Select Case StartAt
            Case Is > 0: 'no adjustment needed
            Case 0, -1: StartAt = TheMatches.Count
            Case Is < -TheMatches.Count: StartAt = -StartAt
            Case Else: StartAt = TheMatches.Count + StartAt + 1
        End Select
            
        Select Case EndAt
            Case Is > 0: 'no adjustment needed
            Case 0, -1: EndAt = TheMatches.Count
            Case Is < -TheMatches.Count: EndAt = -EndAt
            Case Else: EndAt = TheMatches.Count + EndAt + 1
        End Select
        
        If StartAt > EndAt Then
            RegExpReplaceExpression = LookIn
            GoTo Cleanup
        End If
        
        ' Now create an array for the partial strings.  The elements of the array correspond to...
        ' 0         : text before the 1st match
        ' 1         : the first match
        ' 2 * N - 2 : text between the (N - 1)th and the Nth match (repeat as needed)
        ' 2 * N - 1 : the Nth match (repeat as needed)
        ' X         : text after the last match (X = 2 * number of matches)
        
        ReDim arr(0 To 2 * TheMatches.Count) As String
        
        ' Loop through the matches to populate the array
        
        For Counter = 1 To TheMatches.Count
            
            ' If Counter = 1 then it's the first match, and we need the text before the first match.
            ' If not, then we need the text between the (N - 1)th and the Nth match
            
            If Counter = 1 Then
                arr(0) = Left(LookIn, TheMatches(0).FirstIndex)
            Else
                
                ' Starting character position for text between the (N - 1)th and the Nth match
                
                StrStart = TheMatches(Counter - 2).FirstIndex + TheMatches(Counter - 2).Length + 1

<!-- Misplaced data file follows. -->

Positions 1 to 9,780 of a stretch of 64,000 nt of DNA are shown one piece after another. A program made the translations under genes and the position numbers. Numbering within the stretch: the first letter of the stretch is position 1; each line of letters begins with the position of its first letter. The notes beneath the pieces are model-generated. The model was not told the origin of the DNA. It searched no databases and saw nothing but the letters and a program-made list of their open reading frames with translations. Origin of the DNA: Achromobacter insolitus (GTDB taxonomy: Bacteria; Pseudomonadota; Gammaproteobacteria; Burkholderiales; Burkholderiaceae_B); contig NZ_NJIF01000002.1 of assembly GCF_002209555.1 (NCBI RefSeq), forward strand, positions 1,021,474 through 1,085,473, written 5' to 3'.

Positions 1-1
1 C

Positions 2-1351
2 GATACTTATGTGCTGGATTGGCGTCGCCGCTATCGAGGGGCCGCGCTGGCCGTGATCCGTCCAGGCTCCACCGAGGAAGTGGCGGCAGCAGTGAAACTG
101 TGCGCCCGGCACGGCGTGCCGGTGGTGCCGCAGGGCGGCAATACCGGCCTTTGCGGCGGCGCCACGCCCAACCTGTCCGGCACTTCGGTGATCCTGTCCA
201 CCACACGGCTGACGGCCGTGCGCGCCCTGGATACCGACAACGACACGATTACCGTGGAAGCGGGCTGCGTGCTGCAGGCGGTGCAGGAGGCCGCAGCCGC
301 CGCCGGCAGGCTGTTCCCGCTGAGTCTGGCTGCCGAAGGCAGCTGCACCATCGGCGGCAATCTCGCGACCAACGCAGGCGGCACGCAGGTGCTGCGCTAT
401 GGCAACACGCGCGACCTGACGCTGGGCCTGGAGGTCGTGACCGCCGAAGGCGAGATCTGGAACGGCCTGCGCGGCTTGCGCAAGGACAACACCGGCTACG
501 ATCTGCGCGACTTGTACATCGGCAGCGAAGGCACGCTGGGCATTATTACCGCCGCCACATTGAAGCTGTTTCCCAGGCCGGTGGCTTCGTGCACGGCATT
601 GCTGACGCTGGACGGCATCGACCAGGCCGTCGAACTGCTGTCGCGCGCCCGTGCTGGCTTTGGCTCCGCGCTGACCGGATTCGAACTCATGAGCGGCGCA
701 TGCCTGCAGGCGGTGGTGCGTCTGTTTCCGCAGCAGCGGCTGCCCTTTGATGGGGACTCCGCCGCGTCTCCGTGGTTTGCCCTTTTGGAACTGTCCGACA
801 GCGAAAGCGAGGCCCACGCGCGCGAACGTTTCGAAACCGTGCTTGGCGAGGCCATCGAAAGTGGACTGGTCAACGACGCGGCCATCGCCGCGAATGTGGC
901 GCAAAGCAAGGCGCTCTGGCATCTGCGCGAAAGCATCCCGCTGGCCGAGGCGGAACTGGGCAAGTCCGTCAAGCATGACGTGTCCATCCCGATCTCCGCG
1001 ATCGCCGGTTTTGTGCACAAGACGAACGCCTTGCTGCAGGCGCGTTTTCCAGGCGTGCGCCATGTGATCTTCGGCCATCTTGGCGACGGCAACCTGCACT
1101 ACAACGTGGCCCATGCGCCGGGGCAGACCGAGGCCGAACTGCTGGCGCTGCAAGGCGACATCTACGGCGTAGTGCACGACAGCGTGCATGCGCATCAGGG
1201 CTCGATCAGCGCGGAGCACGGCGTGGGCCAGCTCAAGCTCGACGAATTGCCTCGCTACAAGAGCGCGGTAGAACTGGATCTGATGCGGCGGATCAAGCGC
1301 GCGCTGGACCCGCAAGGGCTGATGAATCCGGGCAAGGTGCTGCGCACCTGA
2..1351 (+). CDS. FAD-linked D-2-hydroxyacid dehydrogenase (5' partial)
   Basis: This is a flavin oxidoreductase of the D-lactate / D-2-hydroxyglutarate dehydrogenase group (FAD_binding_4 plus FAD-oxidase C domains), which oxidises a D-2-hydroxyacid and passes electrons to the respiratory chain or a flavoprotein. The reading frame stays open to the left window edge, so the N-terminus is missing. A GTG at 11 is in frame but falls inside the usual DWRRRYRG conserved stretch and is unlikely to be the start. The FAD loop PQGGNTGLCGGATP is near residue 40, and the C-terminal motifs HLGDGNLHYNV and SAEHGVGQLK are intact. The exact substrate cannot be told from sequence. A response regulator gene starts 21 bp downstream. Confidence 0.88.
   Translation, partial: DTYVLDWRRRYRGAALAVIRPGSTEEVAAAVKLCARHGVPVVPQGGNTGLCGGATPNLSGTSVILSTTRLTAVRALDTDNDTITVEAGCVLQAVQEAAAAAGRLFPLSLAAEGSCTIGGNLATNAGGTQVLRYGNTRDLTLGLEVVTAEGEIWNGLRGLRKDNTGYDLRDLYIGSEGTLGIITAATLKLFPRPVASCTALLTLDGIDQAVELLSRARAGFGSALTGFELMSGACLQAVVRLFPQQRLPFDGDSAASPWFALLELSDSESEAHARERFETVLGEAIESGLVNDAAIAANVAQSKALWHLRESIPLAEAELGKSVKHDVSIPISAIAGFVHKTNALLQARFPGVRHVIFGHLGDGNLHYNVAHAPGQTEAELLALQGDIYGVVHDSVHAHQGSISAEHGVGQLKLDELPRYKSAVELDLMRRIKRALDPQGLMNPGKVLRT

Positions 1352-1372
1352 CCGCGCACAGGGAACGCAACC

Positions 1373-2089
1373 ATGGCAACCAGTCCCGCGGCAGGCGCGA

' Length of text between the (N - 1)th and the Nth match
                
                StrEnd = TheMatches(Counter - 1).FirstIndex - StrStart + 1
                arr(2 * Counter - 2) = Mid(LookIn, StrStart, StrEnd)
            End If
            
            ' Now we process the match.  If the match number is within the replacement range,
            ' then put the replacement value into an Evaluate expression, and place the result
            ' into the array.  If not, put in the match value
            
            If Counter >= StartAt And Counter <= EndAt Then
            
                ' $& stands in for the entire match
                
                Expression = Replace(Expression, "$&", TheMatches(Counter - 1))
                
                ' Now loop through the Submatches, if applicable, and make replacements
                
                For Counter2 = 1 To TheMatches(Counter - 1).SubMatches.Count
                    Expression = Replace(Expression, "$" & Counter2, TheMatches(Counter - 1).SubMatches(Counter2 - 1))
                Next
                
                ' Evaluate the expression
                
                arr(2 * Counter - 1) = Evaluate(Expression)
            Else
                arr(2 * Counter - 1) = TheMatches(Counter - 1)
            End If
            
            ' If Counter = TheMatches.Count then we need to get the text after the last match
            
            If Counter = TheMatches.Count Then
                StrStart = TheMatches(Counter - 1).FirstIndex + TheMatches(Counter - 1).Length + 1
                arr(UBound(arr)) = Mid(LookIn, StrStart)
            End If
        Next
    End With
    
    ' Use Join to concatenate the elements of the array for our answer
    
    RegExpReplaceExpression = Join(arr, "")
    
Cleanup:
    
    ' Clear object variables
    
    Set TheMatches = Nothing
    Set RegX = Nothing
    
End Function

Leave a Reply

Your email address will not be published. Required fields are marked *